Having recently received my own shot of life-restoring formula, at the start of May it was time for Baymax to receive his as well. An end to the cold winter temperatures coincided with reaching 8,000km and the first scheduled oil change. I booked the car into Crowfoot Dodge Chrysler, which provided its usual efficient service. In addition to a new fill of super-low-viscosity 0W20, they ordered and fitted the PDC cover that had been noticed as already broken when they applied the recalls in September last year. The selling dealer should have covered the cost but unsurprisingly flaked out, so I stumped up the C$50 myself.
Reinstalling the all-seasons and a temperature consistently back above 7°C were also my signals to officially mark the end of winter driving and reset the trip. We wound up with final numbers of 5,456km (3,390 miles) covered since late-October, of which 3,659km (2,274 miles) were on electric for an overall average of 5.4L/100km (43.6 mpg US). Pretty happy with that, even though the consumption would have been higher if we’d been able to travel further afield in a non-Covid situation. As it was, trips to the mountains for skiing were about as ambitious as it got.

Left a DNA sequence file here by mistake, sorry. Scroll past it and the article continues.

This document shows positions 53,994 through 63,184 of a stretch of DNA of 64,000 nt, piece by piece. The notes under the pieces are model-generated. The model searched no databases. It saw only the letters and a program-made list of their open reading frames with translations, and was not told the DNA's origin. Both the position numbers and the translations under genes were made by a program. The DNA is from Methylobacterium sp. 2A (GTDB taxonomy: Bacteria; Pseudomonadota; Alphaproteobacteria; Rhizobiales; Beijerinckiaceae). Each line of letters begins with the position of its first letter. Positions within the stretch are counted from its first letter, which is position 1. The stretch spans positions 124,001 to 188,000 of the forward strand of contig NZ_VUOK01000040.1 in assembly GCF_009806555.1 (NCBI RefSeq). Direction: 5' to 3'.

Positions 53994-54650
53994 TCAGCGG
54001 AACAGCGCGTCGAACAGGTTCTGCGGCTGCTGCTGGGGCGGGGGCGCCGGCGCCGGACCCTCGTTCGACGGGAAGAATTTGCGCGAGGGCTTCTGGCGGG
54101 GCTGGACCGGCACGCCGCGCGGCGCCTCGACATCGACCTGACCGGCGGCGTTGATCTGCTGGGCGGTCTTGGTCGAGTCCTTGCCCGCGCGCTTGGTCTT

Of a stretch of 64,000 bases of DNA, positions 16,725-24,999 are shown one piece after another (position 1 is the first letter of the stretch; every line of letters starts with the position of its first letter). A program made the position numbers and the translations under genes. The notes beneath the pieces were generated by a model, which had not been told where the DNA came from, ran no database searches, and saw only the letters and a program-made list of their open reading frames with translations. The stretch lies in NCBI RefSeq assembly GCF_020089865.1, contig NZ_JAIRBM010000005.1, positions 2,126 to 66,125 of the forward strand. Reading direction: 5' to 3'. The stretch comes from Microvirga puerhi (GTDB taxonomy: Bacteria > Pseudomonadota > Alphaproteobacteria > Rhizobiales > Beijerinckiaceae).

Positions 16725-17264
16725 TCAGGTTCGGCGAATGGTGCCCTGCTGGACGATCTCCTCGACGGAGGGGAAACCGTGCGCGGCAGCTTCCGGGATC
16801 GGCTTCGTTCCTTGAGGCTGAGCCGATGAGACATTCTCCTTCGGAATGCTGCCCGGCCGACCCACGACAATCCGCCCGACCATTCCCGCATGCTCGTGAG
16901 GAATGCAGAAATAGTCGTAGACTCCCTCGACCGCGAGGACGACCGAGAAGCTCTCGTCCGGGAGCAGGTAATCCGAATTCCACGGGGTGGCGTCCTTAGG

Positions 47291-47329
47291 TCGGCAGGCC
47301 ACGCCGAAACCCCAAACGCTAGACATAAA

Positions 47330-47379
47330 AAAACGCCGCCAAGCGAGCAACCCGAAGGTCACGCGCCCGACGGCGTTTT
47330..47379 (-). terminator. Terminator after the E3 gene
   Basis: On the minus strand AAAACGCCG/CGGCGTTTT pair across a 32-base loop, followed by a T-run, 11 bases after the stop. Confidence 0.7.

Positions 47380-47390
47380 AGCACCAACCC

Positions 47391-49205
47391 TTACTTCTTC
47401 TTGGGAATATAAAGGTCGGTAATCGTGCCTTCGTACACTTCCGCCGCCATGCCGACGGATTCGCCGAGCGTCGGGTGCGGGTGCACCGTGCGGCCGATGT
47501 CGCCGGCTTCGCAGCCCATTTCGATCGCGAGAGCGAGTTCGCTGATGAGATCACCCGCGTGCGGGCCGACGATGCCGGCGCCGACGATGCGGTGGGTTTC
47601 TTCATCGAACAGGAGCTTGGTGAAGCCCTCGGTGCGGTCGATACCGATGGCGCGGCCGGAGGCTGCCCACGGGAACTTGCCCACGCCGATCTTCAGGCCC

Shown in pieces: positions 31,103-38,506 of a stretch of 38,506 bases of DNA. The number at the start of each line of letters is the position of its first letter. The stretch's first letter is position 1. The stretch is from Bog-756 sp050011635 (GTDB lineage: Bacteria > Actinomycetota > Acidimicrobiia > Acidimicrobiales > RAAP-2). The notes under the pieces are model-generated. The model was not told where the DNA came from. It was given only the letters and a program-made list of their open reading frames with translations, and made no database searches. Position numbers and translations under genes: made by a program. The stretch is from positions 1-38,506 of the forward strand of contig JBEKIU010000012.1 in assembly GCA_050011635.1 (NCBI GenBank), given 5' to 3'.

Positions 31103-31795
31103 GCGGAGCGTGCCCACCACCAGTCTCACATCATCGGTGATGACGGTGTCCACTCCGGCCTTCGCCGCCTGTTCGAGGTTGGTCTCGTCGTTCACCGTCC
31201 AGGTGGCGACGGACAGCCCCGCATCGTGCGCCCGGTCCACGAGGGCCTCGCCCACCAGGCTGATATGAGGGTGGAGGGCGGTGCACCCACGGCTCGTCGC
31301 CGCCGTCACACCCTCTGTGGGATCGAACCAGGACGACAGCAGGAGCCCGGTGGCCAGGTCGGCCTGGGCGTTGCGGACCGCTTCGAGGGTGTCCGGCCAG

I wanted to get a bit more specific though, so here we go. Under the new deal, the price of electricity per kWh went up slightly from a fixed rate before tax of C$0.0549 to a still-low C$0.0599. The PacHy’s battery has a nominal capacity of 16kWh but usable capacity is thought to be no more than 13kWh, so our cost-to-charge now comes in at around C$0.82 including tax. For that we’re getting about 50km (31 miles) of running in summer, perhaps 35km (21 miles) in winter.
By way of comparison, a non-hybrid Pacifica officially gets 10.6L/100km (22.2 mpg US) on the combined cycle. If it’s thus using 3.71 litres to do 35km (10.6 / 100 x 35) at a gas cost of C$1.10/litre (roughly the average local price this past winter), then the equivalent cost of energy to one full charge of electricity is C$4.08 (3.71 x 1.10). Dividing our winter electric mileage of 3,659km by 35 and multiplying by 4.08, we can say that we saved at least C$427 in gas through the winter – most likely much more, given that official economy figures are rarely matched in cold weather. None of these numbers will be 100% accurate of course, but they make for interesting ballpark figures!
We shouldn’t forget that an electrified vehicle is only as green as the electricity that powers it. In the absence of large-scale renewables here in Alberta we choose to pay another C$5 a month to offset 300kWh of electricity, which equates to around half of our domestic usage (including the car) in the winter, more in summer. It’s not a perfect solution, but it’s a start.
If the weather holds and the restrictions permit, we’ll be taking Baymax on our first camping trip of the year on the May long weekend. More on that in the next update. Thanks for reading!